When my oldest son needed to pick a foreign language for the International Baccalaureate program at his high school, he wanted to study Japanese but was prevented from taking it. The school only offered IB exams in French, German, and Spanish. Both my sons have devoted an entire year of high school studying AP Euro (Advanced Placement European History). The history and geography taught in our schools centers on Europe and the immigration experience in the United States of Europeans. Like the mom in the row behind us, in our schools we seem to teach what we know, yet we miss so much of the actual world.
All the Nations
During the final section of the ride, all the dolls were dressed in white clothing, with a cloud-white, glittery backdrop. The dolls sang and danced together intermingled. Similar to the dominant teaching of a primarily Western, white history in the school system, the dolls in the final section of the ride looked like the rest of Disneyland characters—a majority of the dolls represented European descent with a smaller proportion of dolls with a different skin tone.
I thought about the world’s current population. More than seven billion people populate our planet. According to the United Nations’ World Population Prospects: The 2012 Revision, 60 percent of the world’s population is found in Asia, and 24.1 percent is in Africa and South America. If the ride reflected actual cultural and ethnic breakdowns, 100 of the dolls would be from India and China alone. Only 5 of the dolls in that final section would be Caucasian.
Walt Disney, when asked about the ride It’s a Small World, explained his vision for the last section of the ride: to show the children of the world living together in peace. As Christians, we share the same vision of a time when this beautiful picture will come to pass. I’ve always thought of the final portion of the ride, with all the dolls dressed in white clothing, as a glimpse of heaven: “A great multitude that no one could count, from every nation, tribe, people and language, standing before the throne and before the Lamb. They were wearing white robes and were holding palm branches in their hands” (Revelation 7:9, NIV, emphasis mine).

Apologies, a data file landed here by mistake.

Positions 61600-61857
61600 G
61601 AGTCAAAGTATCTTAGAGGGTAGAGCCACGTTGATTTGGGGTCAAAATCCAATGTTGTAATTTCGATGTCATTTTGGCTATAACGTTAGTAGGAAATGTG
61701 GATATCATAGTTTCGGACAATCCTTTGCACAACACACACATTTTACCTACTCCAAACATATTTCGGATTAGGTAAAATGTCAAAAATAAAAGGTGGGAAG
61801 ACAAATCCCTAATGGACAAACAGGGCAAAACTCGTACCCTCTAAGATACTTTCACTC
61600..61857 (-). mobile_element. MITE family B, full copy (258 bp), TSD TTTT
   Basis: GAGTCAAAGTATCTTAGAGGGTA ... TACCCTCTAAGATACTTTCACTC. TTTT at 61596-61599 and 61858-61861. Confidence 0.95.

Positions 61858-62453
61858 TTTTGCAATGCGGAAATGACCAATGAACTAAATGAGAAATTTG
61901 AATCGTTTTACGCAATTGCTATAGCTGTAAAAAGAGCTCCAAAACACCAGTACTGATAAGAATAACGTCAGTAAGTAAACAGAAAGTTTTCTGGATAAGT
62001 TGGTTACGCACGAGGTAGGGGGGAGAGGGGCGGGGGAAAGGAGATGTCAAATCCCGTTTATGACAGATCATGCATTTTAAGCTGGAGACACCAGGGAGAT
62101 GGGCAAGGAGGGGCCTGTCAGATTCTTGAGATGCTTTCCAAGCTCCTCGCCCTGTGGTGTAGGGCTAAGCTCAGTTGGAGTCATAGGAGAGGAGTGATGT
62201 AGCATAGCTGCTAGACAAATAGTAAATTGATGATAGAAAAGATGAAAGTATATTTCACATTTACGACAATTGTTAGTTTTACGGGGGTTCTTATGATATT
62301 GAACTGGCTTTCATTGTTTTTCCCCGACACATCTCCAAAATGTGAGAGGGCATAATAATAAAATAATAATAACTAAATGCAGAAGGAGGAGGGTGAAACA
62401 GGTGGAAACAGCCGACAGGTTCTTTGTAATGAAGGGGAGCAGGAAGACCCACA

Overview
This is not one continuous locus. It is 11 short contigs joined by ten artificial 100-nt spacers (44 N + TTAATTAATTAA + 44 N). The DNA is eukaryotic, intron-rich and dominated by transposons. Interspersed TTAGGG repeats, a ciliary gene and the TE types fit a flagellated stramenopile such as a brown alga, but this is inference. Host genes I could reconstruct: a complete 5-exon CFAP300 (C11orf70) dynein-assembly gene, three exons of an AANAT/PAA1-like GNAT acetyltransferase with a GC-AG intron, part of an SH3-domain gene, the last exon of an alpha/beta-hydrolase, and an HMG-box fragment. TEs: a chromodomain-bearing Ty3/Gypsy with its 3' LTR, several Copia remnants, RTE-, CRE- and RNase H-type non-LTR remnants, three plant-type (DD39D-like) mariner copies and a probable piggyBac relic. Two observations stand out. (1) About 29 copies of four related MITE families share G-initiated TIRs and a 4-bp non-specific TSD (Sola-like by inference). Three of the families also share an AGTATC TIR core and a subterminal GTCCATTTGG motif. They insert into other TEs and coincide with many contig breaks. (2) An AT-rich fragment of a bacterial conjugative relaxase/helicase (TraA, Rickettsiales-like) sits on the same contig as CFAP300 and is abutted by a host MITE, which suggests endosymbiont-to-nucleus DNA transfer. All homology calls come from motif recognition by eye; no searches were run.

From early on in Genesis, beginning with the Abrahamic covenant in Genesis 12, God has repeatedly expressed his heart and intention throughout Scripture to bless all the families of the earth (Genesis 12:3). Jesus’ Great Commission calls us to make disciples of all the nations—all ethnic groups—in Matthew 28:19. God’s heart remains unchanged as he waits to return. “And the Good News about the Kingdom will be preached throughout the whole world, so that all nations will hear it; and then the end will come” (Matthew 24:14, emphasis mine).